In protection we often talk about three core products – life cover, income protection and critical illness cover, however the types of insurance available can be a lot broader than just three categories.
There are many lesser known forms of protection (from the sublime to the ridiculous) that could offer clients another option when financially planning for the future.
Here are 10 types of cover you might not be aware of, and how they can assist your clients.
1) Day one cover.
Income protection is often highlighted as the policy most relevant for most people, to protect against the financial impact of losing an income.
It covers people long-term (usually up until they are well enough to return to work or retire) and is usually set with claim deferred periods of three, six or 12 months.
However, some insurers, primarily friendly societies, offer cover from day one of being unable to work.
This means that there is no deferred period ahead of making a claim, and policyholders will qualify for the full benefit paid back to day one, once they have been off work for more than three consecutive days.
Iain Clark, distribution and marketing director of British Friendly, said: “Day one cover on income protection offers a valuable benefit, particularly to those who are self-employed or have no form of sick pay or savings to cover a period of lost income.
“Otherwise this would leave them unable to cope financially if they couldn’t work and had to wait for three months or more before an income protection claim could be paid.
“Of course the longer the deferred period the cheaper the premiums so it is essential that this is properly aligned with any employee benefits and savings.”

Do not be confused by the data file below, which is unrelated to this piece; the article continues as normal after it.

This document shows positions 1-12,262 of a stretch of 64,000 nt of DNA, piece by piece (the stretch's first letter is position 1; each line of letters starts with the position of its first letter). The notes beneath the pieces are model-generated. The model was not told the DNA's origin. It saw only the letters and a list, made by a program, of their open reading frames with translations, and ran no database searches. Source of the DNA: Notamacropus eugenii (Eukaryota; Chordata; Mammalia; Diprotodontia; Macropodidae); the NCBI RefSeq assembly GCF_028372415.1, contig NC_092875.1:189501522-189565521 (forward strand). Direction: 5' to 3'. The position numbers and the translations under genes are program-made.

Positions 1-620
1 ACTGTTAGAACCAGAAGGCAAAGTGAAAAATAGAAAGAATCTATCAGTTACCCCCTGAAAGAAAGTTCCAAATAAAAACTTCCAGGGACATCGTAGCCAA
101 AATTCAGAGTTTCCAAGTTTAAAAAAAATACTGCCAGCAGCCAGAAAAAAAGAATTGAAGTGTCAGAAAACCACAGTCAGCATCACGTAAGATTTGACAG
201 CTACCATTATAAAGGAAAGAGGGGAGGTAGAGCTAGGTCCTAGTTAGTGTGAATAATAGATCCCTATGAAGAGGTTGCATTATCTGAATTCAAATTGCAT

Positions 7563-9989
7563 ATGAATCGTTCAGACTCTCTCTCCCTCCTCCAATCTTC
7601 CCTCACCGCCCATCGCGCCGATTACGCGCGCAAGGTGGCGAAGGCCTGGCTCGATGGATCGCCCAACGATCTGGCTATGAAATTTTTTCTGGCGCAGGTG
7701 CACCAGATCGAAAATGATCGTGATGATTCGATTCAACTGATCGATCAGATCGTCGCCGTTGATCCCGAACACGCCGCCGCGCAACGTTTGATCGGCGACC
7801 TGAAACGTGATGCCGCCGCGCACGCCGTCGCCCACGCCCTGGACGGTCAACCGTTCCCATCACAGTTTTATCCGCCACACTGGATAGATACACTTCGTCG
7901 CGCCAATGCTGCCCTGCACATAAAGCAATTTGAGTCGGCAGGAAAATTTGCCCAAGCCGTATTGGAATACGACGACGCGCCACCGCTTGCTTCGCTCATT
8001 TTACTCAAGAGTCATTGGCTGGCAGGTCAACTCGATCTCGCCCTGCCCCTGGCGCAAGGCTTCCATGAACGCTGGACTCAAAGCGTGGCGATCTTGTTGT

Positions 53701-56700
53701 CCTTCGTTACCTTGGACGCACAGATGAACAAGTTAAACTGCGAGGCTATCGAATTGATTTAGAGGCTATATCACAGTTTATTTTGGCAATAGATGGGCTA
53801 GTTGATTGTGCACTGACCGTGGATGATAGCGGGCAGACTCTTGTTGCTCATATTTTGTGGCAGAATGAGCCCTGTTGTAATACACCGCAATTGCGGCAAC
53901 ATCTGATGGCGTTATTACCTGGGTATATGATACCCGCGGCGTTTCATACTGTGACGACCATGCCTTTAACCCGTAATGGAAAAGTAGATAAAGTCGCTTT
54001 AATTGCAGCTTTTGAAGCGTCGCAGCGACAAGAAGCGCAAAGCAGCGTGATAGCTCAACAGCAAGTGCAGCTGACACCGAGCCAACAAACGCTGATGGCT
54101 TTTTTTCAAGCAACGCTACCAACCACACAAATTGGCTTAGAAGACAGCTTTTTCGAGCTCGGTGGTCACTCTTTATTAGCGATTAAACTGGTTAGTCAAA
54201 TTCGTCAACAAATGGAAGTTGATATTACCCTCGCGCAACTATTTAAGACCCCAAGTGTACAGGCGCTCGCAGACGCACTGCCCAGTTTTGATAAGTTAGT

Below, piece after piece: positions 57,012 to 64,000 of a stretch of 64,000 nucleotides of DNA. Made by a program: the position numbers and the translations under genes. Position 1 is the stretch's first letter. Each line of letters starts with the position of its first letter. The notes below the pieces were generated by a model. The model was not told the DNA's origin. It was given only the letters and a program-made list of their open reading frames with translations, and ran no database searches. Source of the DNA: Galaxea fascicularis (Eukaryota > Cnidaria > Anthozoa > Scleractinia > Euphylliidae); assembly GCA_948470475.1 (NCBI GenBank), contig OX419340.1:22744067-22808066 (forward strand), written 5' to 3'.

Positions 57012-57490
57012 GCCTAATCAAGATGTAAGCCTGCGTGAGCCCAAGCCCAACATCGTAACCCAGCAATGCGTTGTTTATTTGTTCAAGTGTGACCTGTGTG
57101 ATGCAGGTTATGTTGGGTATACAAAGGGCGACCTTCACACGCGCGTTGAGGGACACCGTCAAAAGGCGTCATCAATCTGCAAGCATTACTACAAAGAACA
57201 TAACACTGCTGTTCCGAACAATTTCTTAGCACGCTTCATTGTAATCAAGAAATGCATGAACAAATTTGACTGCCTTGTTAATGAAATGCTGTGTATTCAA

2) Cover for HIV positive.
Not that many years ago it would have been extremely difficult to offer a client who is HIV positive a way of protecting their life through insurance.
However, research from specialist adviser Unusual Risks shows that today, around 70 per cent of insurers offer some form of life cover for people who are HIV positive.
Chris Morgan, Unusual Risks’ marketing manager, said: “Since 2009 the availability of life assurance for people living with HIV has improved considerably, with a number of insurers now offering cover.
However, the UK insurance industry, still does not offer any form of income protection or critical illness cover to HIV positive people”.
3) Care costs.
Putting adequate financial plans in place to cover the cost of care in later life has long been an issue for financial planning, with a lack of products on the market to cater for such needs.
One option recently launched by VitalityLife is a whole of life insurance policy called lifestyle care that allows people to access the sum assured early if the policyholder has care needs.
Up to 100 per cent of the policy benefit can be used for care, and 20 per cent of the benefit is also payable on early diagnosis of Alzheimers, Parkinsons or Dementia.